Copyright 2000 Cahners Business Information, Inc. Distributed by Syndetic Solutions Inc. Terms

New York Times Bestsellers
Click to search this book in our catalog Circe
by Madeline Miller

School Library Journal Circe, daughter of the sun god Helios, mightiest of the Titans, was a peculiar child who had few of the gifts the demigods enjoyed, and she was despised by her parents and numerous sisters for her deficits. What she lacked in godlike ability, though, she compensated for with a gift for herbology and witchcraft. When she is rejected by her first love, the mortal Glaucos-who pines instead for the beautiful nymph Scylla-Circe casts a spell that turns Scylla into a hideous sea creature. For her transgression, Circe is banished by Zeus to an island, where she survives alone until Odysseus, "son of Laertes, the great traveler, prince of wiles and tricks," lands upon her shores and is seduced by her. Drawing on the mythology of the classical world, Miller deftly weaves episodes of war, treachery, monsters, gods, demigods, heroes, and mortals into her second novel of the ancient world (after the Orange Prize-winning The Song of Achilles). Prometheus and Medea are among those who also make an appearance here. VERDICT This absorbing and atmospheric read will appeal to lovers of Greek mythology.-Jane Henriksen Baird, formerly at Anchorage Public Library, AK Copyright 2018. Library Journals LLC, a wholly owned subsidiary of Media Source, Inc. No redistribution permitted.

(c) Copyright Library Journals LLC, a wholly owned subsidiary of Media Source, Inc. No redistribution permitted.

Book list In her stirring follow-up to the Orange Prize-winning The Song of Achilles (2011), Miller beautifully voices the experiences of the legendary sorceress Circe. The misfit daughter of the Greek sun god, Helios, her powers are weak and her speech too much like a mortal's. But her unexpected talents in witchcraft prove threatening to the Titans' realm, leading to her banishment to the remote island of Aiaia. There she resides, carefully perfecting her herb lore, until her solitude is disrupted by visitors both human and divine. With poetic eloquence (the days moved slowly, dropping like petals from a blown rose) and fine dramatic pacing, Miller smoothly knits together the classic stories of the Minotaur, the monster Scylla, the witch Medea (Circe's niece), events from Homer's Odyssey, and more, all reimagined from a strong-minded woman's viewpoint. Circe's potential rival, Odysseus' wife, Penelope, is another memorable character, and the novel speaks to women's agency, war's traumatic aftermath, and how strength emerges from emotional growth. This immersive blend of literary fiction and mythological fantasy demonstrates that the Greek myths are still very relevant today.--Johnson, Sarah Copyright 2018 Booklist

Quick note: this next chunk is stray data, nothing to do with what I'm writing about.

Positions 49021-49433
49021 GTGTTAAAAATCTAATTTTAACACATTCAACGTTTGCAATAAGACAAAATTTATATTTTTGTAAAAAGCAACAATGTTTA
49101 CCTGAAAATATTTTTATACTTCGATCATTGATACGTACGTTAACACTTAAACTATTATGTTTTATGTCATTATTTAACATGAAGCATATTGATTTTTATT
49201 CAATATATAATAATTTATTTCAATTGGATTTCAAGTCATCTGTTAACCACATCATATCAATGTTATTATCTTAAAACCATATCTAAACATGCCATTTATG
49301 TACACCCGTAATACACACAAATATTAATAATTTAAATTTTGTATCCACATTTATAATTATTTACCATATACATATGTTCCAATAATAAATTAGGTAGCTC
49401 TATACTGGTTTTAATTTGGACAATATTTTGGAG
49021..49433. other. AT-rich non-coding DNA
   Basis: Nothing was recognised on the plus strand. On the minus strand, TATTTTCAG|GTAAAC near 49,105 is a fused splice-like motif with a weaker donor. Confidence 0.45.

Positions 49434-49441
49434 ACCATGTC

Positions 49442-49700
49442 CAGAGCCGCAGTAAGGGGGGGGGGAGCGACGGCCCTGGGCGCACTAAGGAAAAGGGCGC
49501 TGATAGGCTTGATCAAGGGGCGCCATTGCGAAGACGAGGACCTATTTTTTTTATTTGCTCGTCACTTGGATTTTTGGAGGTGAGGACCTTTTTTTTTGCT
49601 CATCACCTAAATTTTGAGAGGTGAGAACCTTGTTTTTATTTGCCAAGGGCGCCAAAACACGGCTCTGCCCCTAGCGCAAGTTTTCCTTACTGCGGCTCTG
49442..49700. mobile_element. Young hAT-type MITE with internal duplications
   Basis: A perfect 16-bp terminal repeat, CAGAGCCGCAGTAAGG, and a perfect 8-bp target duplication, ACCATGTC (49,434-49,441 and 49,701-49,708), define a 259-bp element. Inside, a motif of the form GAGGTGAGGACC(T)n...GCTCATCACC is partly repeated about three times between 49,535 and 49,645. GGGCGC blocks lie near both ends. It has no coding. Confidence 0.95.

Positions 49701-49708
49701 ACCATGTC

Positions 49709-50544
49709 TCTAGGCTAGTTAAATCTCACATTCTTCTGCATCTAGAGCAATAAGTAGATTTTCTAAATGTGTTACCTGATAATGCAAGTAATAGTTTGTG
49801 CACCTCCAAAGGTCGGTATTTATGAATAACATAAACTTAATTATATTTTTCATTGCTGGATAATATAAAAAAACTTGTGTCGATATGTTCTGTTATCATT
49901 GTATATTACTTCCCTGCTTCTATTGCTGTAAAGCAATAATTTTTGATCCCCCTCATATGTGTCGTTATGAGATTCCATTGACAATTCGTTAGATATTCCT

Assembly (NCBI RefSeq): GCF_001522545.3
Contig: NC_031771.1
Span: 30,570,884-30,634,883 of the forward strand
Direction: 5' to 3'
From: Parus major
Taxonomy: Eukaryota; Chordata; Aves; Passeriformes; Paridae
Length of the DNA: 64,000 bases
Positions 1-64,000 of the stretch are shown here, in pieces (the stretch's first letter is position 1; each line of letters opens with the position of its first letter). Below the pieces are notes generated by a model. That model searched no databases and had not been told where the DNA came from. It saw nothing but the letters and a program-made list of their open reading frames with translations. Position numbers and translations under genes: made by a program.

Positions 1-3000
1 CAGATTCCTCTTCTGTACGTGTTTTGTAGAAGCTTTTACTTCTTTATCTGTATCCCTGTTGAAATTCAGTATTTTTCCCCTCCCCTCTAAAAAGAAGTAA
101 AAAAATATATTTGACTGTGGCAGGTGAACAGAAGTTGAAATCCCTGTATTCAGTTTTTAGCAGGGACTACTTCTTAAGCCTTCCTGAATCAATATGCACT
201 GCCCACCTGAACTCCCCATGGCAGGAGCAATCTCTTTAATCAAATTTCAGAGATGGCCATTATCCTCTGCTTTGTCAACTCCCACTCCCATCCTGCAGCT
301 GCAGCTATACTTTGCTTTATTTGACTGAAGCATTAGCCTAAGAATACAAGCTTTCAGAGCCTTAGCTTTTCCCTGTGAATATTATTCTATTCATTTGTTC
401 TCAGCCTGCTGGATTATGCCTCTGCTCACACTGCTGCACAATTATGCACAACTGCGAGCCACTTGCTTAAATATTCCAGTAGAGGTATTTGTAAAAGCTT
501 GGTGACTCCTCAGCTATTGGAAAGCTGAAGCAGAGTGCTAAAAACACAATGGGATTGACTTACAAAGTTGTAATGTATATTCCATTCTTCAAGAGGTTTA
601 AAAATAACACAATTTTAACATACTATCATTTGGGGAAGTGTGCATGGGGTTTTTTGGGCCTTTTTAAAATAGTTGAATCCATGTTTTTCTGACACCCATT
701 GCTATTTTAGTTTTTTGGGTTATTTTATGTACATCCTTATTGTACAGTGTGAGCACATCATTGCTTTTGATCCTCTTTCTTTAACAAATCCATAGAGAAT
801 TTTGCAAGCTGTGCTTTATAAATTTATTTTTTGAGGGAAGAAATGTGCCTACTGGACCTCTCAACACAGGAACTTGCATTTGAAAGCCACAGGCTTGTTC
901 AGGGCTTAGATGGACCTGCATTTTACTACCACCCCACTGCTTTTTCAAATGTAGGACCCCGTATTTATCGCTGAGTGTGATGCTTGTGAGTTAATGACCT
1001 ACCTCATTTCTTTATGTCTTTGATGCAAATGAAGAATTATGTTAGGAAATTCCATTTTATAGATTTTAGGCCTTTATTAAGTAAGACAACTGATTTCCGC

From Booklist, Copyright American Library Association. Used with permission.

Book list In her stirring follow-up to the Orange Prize-winning The Song of Achilles (2011), Miller beautifully voices the experiences of the legendary sorceress Circe. The misfit daughter of the Greek sun god, Helios, her powers are weak and her speech too much like a mortal's. But her unexpected talents in witchcraft prove threatening to the Titans' realm, leading to her banishment to the remote island of Aiaia. There she resides, carefully perfecting her herb lore, until her solitude is disrupted by visitors both human and divine. With poetic eloquence (the days moved slowly, dropping like petals from a blown rose) and fine dramatic pacing, Miller smoothly knits together the classic stories of the Minotaur, the monster Scylla, the witch Medea (Circe's niece), events from Homer's Odyssey, and more, all reimagined from a strong-minded woman's viewpoint. Circe's potential rival, Odysseus' wife, Penelope, is another memorable character, and the novel speaks to women's agency, war's traumatic aftermath, and how strength emerges from emotional growth. This immersive blend of literary fiction and mythological fantasy demonstrates that the Greek myths are still very relevant today.--Johnson, Sarah Copyright 2018 Booklist